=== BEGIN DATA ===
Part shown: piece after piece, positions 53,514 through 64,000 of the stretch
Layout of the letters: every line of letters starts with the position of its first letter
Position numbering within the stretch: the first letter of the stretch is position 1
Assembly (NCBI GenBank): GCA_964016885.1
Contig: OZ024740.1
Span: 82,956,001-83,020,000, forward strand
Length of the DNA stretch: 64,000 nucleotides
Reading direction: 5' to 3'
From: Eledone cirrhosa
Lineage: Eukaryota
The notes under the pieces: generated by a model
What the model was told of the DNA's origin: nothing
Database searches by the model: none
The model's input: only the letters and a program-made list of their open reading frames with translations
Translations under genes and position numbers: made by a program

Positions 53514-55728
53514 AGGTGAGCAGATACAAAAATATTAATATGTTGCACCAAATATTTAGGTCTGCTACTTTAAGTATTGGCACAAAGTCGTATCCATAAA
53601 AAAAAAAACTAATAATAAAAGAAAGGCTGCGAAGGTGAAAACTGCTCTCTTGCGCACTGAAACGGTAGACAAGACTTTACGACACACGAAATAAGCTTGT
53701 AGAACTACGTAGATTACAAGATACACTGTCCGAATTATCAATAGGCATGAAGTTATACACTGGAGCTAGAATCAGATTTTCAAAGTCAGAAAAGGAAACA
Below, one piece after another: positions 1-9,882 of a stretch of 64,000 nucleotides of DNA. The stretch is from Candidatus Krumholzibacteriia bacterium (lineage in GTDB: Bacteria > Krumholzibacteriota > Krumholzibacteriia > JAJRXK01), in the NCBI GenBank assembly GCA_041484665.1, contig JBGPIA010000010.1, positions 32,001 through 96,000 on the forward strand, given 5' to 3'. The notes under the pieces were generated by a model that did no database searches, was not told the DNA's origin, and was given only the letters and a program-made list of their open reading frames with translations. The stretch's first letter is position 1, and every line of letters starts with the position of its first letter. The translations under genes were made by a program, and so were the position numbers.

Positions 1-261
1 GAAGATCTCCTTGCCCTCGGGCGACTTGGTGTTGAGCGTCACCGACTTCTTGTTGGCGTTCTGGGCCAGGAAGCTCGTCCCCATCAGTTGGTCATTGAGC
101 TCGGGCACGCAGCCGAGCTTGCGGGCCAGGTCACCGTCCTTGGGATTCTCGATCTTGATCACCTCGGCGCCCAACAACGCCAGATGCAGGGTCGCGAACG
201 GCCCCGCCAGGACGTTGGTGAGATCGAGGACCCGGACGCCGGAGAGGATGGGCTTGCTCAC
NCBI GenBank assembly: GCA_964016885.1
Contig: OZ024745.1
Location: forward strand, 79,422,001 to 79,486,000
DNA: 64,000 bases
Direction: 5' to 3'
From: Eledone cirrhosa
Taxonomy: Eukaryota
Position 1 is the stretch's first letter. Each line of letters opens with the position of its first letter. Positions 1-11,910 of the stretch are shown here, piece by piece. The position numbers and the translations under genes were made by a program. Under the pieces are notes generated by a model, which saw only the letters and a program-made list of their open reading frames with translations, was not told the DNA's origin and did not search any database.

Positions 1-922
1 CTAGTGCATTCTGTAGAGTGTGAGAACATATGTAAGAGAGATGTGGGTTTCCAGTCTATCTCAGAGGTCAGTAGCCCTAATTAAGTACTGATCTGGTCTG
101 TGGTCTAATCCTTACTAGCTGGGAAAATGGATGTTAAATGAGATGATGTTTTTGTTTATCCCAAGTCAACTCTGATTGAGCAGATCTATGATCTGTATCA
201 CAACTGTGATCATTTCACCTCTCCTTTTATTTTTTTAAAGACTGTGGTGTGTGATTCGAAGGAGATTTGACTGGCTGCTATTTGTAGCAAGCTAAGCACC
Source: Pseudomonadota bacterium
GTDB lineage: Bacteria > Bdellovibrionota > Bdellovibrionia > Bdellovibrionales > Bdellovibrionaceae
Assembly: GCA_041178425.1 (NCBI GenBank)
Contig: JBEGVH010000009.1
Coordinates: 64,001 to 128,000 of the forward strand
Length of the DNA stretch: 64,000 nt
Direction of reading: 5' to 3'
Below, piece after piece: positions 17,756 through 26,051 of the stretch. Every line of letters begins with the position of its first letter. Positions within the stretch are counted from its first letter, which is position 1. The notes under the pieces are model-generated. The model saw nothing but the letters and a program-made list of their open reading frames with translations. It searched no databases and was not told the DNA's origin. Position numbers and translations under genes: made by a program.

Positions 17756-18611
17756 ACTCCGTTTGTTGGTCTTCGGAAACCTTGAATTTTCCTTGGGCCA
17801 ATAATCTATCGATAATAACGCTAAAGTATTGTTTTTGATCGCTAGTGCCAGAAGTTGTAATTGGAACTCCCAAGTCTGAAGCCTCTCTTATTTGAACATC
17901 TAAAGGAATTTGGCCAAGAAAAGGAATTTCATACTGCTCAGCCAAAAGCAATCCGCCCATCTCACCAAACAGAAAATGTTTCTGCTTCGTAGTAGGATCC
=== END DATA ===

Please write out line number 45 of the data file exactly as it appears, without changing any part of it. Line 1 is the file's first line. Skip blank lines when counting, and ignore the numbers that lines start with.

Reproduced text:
Positions 17756-18611